When faced with a notice of requirement to pay a security bond for future VAT, PAYE or National Insurance liabilities, you have six options. You can:

  • Pay the security bond along with any other outstanding tax liabilities by the deadline given in the notice of requirement;
  • Contact HMRC to ask for more time to pay your tax liability;
  • Ask for other evidence, not known by HMRC, to be taken into consideration;
  • Ask for a review by someone other than the issuing HMRC officer;
  • Appeal to an independent tribunal;
  • Wind up the company if it cannot afford to pay.

There is another way you could approach the situation not included in the above (for a good reason), and that is to complete ignore HMRC’s request for a security bond. This is not something you should do, and here’s why…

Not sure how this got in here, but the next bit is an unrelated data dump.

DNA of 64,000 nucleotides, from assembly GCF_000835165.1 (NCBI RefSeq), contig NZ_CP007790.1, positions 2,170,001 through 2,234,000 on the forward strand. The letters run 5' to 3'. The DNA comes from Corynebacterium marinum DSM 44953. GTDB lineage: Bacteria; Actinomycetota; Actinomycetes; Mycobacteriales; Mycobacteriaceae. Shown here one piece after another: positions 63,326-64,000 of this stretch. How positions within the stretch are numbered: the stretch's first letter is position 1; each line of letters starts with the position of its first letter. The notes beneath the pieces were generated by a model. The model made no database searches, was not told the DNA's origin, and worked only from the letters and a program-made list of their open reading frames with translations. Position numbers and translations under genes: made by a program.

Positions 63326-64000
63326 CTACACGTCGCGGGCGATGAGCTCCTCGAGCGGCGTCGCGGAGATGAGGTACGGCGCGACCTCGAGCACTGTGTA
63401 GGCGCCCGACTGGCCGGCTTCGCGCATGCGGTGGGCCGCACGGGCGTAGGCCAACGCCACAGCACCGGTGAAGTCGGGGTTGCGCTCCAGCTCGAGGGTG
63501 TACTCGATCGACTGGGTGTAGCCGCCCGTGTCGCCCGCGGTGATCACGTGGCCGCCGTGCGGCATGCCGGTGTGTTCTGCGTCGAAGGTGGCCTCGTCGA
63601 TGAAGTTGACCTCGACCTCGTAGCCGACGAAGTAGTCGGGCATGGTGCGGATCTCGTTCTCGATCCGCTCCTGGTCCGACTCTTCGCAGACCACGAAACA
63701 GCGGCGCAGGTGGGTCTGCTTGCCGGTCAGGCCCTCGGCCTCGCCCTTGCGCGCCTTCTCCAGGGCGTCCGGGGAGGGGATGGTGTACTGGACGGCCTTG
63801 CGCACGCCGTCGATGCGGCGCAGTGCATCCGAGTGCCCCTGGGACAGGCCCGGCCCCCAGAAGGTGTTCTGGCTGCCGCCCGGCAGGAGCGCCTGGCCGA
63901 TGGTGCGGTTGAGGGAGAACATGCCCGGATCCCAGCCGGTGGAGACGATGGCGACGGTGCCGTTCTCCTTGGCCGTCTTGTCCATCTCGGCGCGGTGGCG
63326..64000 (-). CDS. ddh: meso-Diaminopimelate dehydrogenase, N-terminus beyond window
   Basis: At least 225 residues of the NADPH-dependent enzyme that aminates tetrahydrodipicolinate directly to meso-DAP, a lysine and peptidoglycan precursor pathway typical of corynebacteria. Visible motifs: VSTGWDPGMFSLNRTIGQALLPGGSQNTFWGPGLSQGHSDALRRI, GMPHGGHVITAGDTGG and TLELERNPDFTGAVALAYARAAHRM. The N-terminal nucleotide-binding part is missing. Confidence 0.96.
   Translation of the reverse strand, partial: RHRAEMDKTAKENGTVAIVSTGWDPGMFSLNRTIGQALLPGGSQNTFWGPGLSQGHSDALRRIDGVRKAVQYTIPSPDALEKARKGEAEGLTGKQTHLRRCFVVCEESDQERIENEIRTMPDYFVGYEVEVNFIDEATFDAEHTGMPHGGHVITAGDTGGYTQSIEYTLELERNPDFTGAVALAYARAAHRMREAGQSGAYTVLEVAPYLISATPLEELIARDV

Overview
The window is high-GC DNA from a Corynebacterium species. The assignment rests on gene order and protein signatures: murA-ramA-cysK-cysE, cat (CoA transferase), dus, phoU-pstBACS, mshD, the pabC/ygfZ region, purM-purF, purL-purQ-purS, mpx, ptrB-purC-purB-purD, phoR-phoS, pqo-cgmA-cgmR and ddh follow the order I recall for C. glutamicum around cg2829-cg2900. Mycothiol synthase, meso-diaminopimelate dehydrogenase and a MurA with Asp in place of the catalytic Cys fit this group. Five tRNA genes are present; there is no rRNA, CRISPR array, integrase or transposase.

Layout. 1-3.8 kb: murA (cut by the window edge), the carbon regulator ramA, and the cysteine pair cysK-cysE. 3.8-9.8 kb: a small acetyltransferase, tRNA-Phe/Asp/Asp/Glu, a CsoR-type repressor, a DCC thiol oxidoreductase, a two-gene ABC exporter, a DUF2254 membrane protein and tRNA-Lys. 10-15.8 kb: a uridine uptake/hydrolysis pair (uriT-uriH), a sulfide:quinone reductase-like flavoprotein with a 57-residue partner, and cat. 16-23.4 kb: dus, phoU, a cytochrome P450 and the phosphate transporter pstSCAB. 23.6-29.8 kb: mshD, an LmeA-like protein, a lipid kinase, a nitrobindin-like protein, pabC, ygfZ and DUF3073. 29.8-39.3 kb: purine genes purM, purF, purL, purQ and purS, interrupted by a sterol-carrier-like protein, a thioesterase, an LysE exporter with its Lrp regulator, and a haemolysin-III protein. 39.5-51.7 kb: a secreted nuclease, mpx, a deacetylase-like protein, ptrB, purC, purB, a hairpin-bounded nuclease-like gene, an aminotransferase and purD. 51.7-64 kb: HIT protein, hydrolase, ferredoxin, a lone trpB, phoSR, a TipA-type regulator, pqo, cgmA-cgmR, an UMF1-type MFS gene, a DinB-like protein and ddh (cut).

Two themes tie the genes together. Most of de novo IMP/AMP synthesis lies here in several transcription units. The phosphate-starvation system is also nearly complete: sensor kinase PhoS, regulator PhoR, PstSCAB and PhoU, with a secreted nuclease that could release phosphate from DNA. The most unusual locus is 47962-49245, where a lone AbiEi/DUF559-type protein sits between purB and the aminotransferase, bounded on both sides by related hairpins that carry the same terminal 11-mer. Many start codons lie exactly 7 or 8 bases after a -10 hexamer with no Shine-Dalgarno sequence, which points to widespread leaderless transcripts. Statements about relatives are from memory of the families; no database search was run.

Ignoring a security bond request

The fact that HMRC is requesting a security bond means it is seriously concerned that the business could be insolvent. It does not want any further tax liabilities to be created, so it is asking for future tax bills to be paid up front. Do this, and you will be allowed to continue to trade.  

If you are unable to pay the security, do not appeal the decision, or cannot come to an arrangement with HMRC to pay security in instalments, your business is insolvent, and you must cease to trade. If you simply ignore the notice and continue to trade, HMRC can take you to court, and you could face a maximum fine of £5,000 for every breach without providing security.

Worse still, an HMRC notice of requirement to pay a security can typically be extended to include the director being made jointly and severally liable with the company. That means, if the company is unable to cover the tax liability, the company owner/directors will have to pay the amount owing from their personal funds. In some circumstances, this can lead to severe financial difficulties and even bankruptcy.